- back or neck pain
- numbness or weakness of the hand, arm, foot or leg
- shooting pain going down the arm
- sciatica, a shooting pain that travels from your lower back through your buttocks and into your leg
- weakness of the arm, hand, or the leg
- problems with walking and balance
Typically, the symptoms will appear gradually and worsen with time. They may affect either one side of the spine or both. The location of the narrowing and nerve pinching in the spine may also affect the symptoms:
- Cervical stenosis occurs in the neural foramina of the neck.
- Thoracic stenosis occurs in the upper portion of the back.
- Lumbar stenosis develops in the neural foramina of the lower back.
What are the causes of neural foramen?
When the openings between your spine's bones become too small, it may lead to neural foraminal stenosis. Age is a risk factor for neural foraminal stenosis.
This is due to the possibility of narrowing brought on by regular ageing-related wear and tear. The height, dryness, and bulging of spinal discs all decrease with age.
Injury and underlying diseases may also cause the syndrome in younger people.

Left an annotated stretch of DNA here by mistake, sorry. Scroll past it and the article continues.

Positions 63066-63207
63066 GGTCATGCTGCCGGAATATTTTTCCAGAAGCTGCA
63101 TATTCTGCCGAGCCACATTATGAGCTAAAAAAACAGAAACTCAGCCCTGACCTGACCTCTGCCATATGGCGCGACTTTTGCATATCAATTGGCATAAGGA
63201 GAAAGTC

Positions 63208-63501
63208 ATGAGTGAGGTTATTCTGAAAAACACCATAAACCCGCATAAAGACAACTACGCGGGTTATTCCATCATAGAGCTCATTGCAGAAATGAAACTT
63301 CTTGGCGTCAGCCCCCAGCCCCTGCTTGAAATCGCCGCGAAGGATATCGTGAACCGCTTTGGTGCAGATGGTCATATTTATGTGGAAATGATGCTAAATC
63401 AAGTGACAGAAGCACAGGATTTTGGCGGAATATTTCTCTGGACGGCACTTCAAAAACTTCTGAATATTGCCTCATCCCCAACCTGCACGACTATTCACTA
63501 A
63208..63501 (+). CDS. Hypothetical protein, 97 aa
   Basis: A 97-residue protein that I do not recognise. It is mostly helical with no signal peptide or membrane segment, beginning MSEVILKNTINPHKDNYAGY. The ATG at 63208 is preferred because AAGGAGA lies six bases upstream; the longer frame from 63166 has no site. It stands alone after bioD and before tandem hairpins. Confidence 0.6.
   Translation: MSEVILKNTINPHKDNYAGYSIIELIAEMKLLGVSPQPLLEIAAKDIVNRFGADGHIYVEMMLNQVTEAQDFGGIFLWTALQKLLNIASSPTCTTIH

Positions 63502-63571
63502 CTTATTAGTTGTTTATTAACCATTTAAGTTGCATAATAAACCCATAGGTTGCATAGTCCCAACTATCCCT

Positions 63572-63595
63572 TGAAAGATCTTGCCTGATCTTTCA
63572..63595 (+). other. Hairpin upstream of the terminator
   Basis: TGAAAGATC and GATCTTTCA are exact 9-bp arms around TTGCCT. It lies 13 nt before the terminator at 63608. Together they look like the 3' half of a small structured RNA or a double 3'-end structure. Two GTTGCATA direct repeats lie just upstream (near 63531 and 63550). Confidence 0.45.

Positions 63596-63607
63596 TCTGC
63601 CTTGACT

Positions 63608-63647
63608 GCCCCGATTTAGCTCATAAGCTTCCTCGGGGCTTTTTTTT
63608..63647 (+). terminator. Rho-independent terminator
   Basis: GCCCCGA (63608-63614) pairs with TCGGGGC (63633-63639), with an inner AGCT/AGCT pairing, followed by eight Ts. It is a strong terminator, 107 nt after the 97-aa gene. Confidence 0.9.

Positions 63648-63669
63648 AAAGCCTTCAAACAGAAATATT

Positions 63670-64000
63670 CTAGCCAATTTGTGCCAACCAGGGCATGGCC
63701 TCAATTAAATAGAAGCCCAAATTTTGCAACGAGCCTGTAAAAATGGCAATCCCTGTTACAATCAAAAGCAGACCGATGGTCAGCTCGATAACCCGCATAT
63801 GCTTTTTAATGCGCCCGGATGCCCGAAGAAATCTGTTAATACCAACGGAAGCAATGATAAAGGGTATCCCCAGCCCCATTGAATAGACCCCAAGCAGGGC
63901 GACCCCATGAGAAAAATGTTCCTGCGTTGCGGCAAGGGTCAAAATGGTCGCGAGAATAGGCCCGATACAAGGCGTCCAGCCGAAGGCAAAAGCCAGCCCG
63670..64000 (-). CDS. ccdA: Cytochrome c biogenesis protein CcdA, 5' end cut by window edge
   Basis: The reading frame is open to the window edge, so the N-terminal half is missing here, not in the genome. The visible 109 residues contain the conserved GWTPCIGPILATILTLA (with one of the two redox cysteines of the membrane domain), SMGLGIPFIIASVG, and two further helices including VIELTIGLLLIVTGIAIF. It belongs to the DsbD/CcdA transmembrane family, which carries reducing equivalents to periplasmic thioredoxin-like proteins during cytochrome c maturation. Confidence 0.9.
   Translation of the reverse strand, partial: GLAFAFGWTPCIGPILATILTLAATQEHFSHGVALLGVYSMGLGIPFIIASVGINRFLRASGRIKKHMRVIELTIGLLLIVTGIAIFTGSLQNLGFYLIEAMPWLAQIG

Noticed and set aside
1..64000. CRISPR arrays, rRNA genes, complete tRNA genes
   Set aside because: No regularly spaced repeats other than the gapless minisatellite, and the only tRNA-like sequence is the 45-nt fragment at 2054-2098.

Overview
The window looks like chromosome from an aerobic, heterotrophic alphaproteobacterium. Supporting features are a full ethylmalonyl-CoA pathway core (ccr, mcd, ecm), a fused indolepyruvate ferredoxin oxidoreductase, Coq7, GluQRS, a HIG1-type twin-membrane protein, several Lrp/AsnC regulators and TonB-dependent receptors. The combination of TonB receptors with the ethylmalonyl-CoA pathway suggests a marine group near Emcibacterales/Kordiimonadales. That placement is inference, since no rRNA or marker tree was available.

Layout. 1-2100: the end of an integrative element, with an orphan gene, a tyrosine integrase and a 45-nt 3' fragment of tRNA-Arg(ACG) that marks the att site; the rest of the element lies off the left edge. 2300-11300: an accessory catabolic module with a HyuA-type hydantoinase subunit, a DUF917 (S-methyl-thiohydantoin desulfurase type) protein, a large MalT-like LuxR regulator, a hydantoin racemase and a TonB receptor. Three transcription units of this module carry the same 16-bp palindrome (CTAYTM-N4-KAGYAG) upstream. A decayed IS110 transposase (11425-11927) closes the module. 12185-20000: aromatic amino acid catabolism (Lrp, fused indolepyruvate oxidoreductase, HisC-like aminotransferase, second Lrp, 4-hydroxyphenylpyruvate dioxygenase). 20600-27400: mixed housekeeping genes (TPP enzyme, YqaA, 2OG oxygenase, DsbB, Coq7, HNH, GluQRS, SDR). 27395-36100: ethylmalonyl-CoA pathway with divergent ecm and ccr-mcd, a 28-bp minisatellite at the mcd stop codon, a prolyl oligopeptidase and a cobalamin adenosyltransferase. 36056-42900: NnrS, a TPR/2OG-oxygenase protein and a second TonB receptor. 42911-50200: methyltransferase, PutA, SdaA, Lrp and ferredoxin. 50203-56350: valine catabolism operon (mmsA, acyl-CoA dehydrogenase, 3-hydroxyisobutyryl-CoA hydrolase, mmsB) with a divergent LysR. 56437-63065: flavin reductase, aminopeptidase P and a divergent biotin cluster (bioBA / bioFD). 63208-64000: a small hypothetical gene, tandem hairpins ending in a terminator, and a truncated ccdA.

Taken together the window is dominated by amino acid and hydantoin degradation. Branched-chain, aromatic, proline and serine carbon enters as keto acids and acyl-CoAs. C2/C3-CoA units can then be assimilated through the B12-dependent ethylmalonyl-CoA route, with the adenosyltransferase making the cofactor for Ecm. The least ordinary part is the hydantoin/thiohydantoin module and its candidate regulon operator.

There are many causes of neural foraminal stenosis.
- bone spurs from degenerative conditions, like osteoarthritis
- being born with a narrow spine
- a skeletal disease, such as Paget’s disease of the bone
- a bulging (herniated) disk
- thickened ligaments near the spine
- trauma or injury
- scoliosis, or an abnormal curve of the spine
- dwarfism, such as achondroplasia
- tumours (rare)
How is it treated?
Depending on how severe the disease is, neural foraminal stenosis may need treatment. If your symptoms are minor, your doctor may advise keeping an eye on your health to make sure it doesn't worsen. Possibly a few days of relaxation are in order.
Your doctor could advise using medicine or physical therapy to manage your symptoms if they are troublesome.
The following list of drugs may be used to treat the signs and symptoms of neural foraminal stenosis:
- Naproxen (Aleve), ibuprofen (Motrin IB, Advil), or acetaminophen are examples of over-the-counter painkillers (Tylenol)
- prescription painkillers like hydrocodone or oxycodone (Roxicodone, Oxaydo) (Vicodin)